IO – Pierre Guillaume’s paintings are filled with an almost blinding joy of life, nature and people. The vitality, warmth and passionate optimism of his paintings come at first as a shock and then a slowly increasing delight filling the viewer with a warmth and energy that comes from trusting life. It is very clear from his paintings that Guillaume trusts both people and life and indeed he describes himself as an optimistic painter who likes to show joy and happiness. And as for the many critics that fill the world who despise any art that is naïve enough to be happy, his attitude is simply that he doesn’t care. “Art is about the freedom of doing what you want to do,” explains Pierre Guillame. “I have mastered all the styles and this is what I truly want to be doing. Once, if ninety-nine people liked my work and one did not, I only thought about that one critic but as you grow older you have more experiences in life – and that has changed me. I have seen people die – family and friends and when you have seen that you start to understand what is really important in life. Life is a gift and time goes by so quickly…”
Guillaume comes from a long tradition of Western painters who have succumbed to the “magic of the East” and who after the War have been disparagingly referred to as “Mooi Indies” or “Beautiful Indies” artists and impressionism is a style especially conducive to the beauty of eternal summer. At the moment Guillaume has a collection of sixty-five pieces of art on display at the Duta Gallery. Didier Hamel who is the curator of the charming Mediterranean style art gallery in the middle of Kemang responded in even stronger terms to the Mooi Indies criticism., “It was Sudjojono who created the moniker but you must remember that he was not only an artist but in a sense also a politician – he was after all in the middle of a revolution – but he was wrong because he used this sobriquet to differentiate between Dutch and Indonesian artists and in the history of art at the time of Sudjojono the term was used as an insult. It was used to say, “You are Dutch and I am Indonesian. It was a label used by the nationalists and those who were anti-Dutch.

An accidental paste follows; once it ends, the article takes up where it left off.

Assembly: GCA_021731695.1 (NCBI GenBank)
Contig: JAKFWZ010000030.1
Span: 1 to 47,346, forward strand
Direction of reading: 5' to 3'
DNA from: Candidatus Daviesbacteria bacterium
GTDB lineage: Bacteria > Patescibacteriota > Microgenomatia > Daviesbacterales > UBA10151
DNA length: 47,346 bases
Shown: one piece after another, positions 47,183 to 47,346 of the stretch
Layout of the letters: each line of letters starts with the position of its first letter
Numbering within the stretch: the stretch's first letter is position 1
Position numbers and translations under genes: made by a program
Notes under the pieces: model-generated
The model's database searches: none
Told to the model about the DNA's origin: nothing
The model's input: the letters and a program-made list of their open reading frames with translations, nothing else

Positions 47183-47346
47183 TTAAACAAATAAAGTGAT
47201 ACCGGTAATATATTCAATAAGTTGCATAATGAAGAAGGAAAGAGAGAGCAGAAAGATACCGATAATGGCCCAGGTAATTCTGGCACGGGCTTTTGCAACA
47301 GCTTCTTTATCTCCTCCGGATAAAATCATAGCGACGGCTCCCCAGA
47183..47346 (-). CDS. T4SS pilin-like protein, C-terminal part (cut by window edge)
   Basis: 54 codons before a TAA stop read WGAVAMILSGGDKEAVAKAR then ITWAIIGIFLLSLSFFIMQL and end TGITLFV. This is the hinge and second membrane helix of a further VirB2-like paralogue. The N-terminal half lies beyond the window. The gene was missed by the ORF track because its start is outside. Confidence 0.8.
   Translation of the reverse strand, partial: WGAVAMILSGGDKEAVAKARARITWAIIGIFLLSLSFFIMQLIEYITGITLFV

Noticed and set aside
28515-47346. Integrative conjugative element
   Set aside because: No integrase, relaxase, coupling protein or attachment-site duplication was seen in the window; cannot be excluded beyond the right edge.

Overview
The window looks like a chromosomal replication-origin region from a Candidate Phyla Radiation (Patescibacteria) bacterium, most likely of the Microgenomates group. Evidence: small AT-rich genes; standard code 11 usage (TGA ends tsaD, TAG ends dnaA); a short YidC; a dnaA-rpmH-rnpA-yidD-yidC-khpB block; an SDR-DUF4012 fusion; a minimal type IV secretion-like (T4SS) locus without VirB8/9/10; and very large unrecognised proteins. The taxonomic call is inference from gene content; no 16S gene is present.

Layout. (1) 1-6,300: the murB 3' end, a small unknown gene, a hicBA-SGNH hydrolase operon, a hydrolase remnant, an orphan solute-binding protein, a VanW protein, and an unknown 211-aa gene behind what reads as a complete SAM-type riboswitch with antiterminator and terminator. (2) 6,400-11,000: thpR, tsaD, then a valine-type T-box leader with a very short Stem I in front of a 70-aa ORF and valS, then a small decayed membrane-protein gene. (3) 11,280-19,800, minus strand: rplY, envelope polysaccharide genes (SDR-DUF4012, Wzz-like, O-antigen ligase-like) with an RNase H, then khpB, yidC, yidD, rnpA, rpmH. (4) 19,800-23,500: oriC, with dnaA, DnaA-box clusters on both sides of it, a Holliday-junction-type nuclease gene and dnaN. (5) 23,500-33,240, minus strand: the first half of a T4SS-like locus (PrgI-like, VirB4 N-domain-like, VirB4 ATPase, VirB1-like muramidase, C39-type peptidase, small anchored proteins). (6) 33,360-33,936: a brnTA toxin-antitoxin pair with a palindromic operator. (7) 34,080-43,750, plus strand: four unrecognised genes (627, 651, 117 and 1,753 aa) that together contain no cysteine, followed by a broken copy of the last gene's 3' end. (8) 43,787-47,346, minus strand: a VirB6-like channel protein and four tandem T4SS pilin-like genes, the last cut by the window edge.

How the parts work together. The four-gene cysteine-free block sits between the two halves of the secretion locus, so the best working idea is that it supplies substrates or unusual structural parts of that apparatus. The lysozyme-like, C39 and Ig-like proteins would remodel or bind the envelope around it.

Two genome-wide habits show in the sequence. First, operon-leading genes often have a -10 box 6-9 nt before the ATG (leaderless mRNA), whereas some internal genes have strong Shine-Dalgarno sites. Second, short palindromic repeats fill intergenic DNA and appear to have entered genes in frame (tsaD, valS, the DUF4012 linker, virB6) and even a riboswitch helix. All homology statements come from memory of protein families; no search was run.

But of course, Dutch artists coming to the Indies were attracted by the beauty of Indonesia and mostly painted landscapes. Sudjojono himself painted landscapes – for Indonesia is indeed beautiful. That is something that cannot be denied”
Pierre Guillaume was born in the Netherlands, sixty-four years ago under the name Peter Willemse. The name Pierre Guillaume was adopted by him much later for his “plein air” paintings. He had his first success with his art at the tender age of four when he drew a windmill so well that his teacher took him to every class in the school to show them his wonderful drawing of a windmill. “She did me an enormous favour,” says Pierre, “for that teacher triggered both my confidence and my creativity. My mother was also extremely supportive of my creativity. Both she and my father were very creative people. My father was a musician and my mother was a housewife but she was always trying things out, she painted and was very clever with her hands. My mother could make something beautiful or funny from nothing. Once together with us children, she made a sort of kaleidoscope from a simple box with a hole in it. It was wonderful.”